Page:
CIS 391 - Intro to AI

32

the frontier before G 2 is expanded – see AIMA for argument in the case of

A* search, evaluation

Completeness: YES

Time complexity:

Number of nodes expanded is still exponential in the length of the solution.

CIS 391 - Intro to AI

34

complexity: • Number of nodes expanded is still exponential in the length of the solution. CIS
Proof of Lemma: Consistency h ( n )  c ( n, a, n '
Proof of Lemma: Consistency
h ( n )  c ( n,
a, n ' )  h ( n ' )
 A heuristic is consistent if
 ,
Cost of getting from n
to n’ by any action
 Lemma: If h is consistent,
a
f n
(
')
 g n
(
')
h n
(
')
 g
(
n
)
c n a n
(
,
')
h n
(
')
g
(
n
)
h n
(
)
f n
(
)
i.e. f(n) is nondecreasing along any path.
Theorem: if h(n) is consistent, A* using Graph-Search
is optimal
CIS 391 - Intro to AI
36

A* search, evaluation

 

Completeness: YES

Since bands of increasing f are added

As long as b is finite (guaranteeing that there aren’t infinitely many nodes n with f (n) < f(G) )

CIS 391 - Intro to AI

33

CIS 391 - Intro to AI 33

A* search, evaluation

 

Completeness: YES

 

Time complexity: (exponential with path length)

 

Space complexity:

 
 

It keeps all generated nodes in memory

Hence space is the major problem not time

CIS 391 - Intro to AI

35

CIS 391 - Intro to AI 35

A* search, evaluation

 

Completeness: YES

 

Time complexity: (exponential with path length)

 

Space complexity:(all nodes are stored)

 

Optimality: YES

 

Cannot expand f i+1 until f i is finished.

A* expands all nodes with f(n)< f(G)

A* expands one node with f(n)=f(G)

A* expands no nodes with f(n)>f(G)

Also optimally efficient (not including ties)

 

CIS 391 - Intro to AI

37

CIS 391 - Intro to AI 37

Creating Good Heuristic Functions

AIMA 3.6

Creating Good Heuristic Functions AIMA 3.6

Admissible heuristics

E.g., for the 8-puzzle:

h oop (n) = number of out of place tiles

h md (n) = total Manhattan distance (i.e., # of moves from desired location of each tile)

h oop (S) = ?

h md (S) = ?

CIS 391 - Intro to AI

# of moves from desired location of each tile)  h o o p (S) =

40

# of moves from desired location of each tile)  h o o p (S) =

Relaxed problems

A problem with fewer restrictions on the actions than the original is called a relaxed problem

 The cost of an optimal solution to a relaxed problem is an admissible heuristic
 The cost of an optimal solution to a relaxed
problem is an admissible heuristic for the original
problem

If the rules of the 8-puzzle are relaxed so that a tile can move anywhere, then h oop (n) gives the shortest solution

If the rules are relaxed so that a tile can move to any adjacent square, then h md (n) gives the shortest solution

CIS 391 - Intro to AI

42

that a tile can move to any adjacent square, then h m d (n) gives the

Heuristic functions

Heuristic functions  For the 8-puzzle • Avg. solution cost is about 22 steps — (branching

For the 8-puzzle

Avg. solution cost is about 22 steps

(branching factor 3)

Exhaustive search to depth 22: 3.1 x 10 10 states

A good heuristic function can reduce the search process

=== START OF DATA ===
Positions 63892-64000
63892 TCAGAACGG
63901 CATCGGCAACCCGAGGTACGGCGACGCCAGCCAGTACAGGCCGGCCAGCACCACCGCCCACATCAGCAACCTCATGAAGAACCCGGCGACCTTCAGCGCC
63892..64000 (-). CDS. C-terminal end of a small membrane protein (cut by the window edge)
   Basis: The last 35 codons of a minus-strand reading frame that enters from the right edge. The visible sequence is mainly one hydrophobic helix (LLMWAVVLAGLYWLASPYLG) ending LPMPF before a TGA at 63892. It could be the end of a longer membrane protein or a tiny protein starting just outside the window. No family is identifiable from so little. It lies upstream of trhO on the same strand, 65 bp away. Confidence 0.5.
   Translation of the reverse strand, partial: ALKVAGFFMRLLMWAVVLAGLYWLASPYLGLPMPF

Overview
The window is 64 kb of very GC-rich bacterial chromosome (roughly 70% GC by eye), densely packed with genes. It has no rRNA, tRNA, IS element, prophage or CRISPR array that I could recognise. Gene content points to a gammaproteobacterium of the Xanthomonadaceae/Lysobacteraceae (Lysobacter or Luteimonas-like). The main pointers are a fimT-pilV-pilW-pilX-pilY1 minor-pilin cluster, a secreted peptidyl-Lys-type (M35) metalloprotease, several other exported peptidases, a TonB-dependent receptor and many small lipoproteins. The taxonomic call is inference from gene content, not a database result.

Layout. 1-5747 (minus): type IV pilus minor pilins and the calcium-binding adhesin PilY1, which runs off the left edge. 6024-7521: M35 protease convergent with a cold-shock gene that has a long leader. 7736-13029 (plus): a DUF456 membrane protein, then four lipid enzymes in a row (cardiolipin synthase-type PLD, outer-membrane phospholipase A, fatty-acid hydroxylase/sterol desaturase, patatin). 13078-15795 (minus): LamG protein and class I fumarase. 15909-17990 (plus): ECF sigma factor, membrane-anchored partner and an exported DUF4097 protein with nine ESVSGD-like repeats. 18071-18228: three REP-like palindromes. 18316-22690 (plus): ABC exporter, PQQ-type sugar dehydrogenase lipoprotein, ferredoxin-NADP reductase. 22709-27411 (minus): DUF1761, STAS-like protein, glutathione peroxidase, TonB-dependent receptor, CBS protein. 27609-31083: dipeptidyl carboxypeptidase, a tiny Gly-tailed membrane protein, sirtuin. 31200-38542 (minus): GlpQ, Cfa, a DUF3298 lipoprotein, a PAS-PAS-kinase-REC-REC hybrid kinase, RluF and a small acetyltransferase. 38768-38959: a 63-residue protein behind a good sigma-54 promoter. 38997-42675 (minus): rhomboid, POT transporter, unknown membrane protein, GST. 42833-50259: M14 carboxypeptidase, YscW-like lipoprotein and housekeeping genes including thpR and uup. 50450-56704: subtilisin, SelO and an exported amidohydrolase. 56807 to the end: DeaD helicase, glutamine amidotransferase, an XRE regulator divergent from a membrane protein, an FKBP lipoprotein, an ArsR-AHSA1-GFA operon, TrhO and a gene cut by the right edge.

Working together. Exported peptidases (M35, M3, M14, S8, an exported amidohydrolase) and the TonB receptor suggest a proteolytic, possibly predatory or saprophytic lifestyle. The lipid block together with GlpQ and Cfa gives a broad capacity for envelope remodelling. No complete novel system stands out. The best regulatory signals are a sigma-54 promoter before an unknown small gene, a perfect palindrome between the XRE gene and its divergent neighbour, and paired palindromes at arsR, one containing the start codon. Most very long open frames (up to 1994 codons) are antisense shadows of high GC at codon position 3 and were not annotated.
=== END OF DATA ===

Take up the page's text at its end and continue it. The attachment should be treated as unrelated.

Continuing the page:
CIS 391 - Intro to AI

39

depth 22: 3.1 x 10 1 0 states • A good heuristic function can reduce the

Admissible heuristics

E.g., for the 8-puzzle:

h oop (n) = number of out of place tiles

h md (n) = total Manhattan distance (i.e., # of moves from desired location of each tile)

(i.e., # of moves from desired location of each tile)  h o o p (S)

h oop (S) = ? 8

h md (S) = ? 3+1+2+2+2+3+3+2 = 18

CIS 391 - Intro to AI

41

of each tile)  h o o p (S) = ? 8  h m d

Defining Heuristics: h(n)

Cost of an exact solution to a relaxed problem (fewer restrictions on operator)

Constraints on Full Problem:

A tile can move from square A to square B if A is adjacent to B and B is blank.

Constraints on relaxed problems:

A tile can move from square A to square B if A is adjacent to B.

(h md )

A tile can move from square A to square B if B is blank. A tile can move from square A to square B. (h oop )

CIS 391 - Intro to AI

43

A to square B if B is blank . — A tile can move from square

Dominance

If h 2 (n) h 1 (n) for all n (both admissible)

then h 2 dominates h 1

So h 2 is optimistic, but more accurate than

h

1

h 2 is therefore better for search

Notice: h md dominates h oop

Typical search costs (average number of nodes expanded):

d=12

Iterative Deepening Search = 3,644,035 nodes

A *

(h

)

= 227 nodes

A * (h

oop

md

)

= 73 nodes

d=24

IDS = too many nodes

A *

(h

oop

)

= 39,135 nodes

A * (h

md

)

= 1,641 nodes

CIS 391 - Intro to AI

44

nodes A * ( h oop ) = 39,135 nodes A * (h md ) =

Iterative Deepening A* and beyond

Beyond our scope:

Iterative Deepening A*

Recursive best first search (incorporates A* idea, despite name)

Memory Bounded A*

Simplified Memory Bounded A* - R&N say the best algorithm to use in practice, but not described here at all.

(If interested, follow reference to Russell article on Wikipedia article for SMA*)

(see 3.5.3 if you’re interested in these topics)

CIS 391 - Intro to AI

45

Russell article on Wikipedia article for SMA*) (see 3.5.3 if you’re interested in these topics) CIS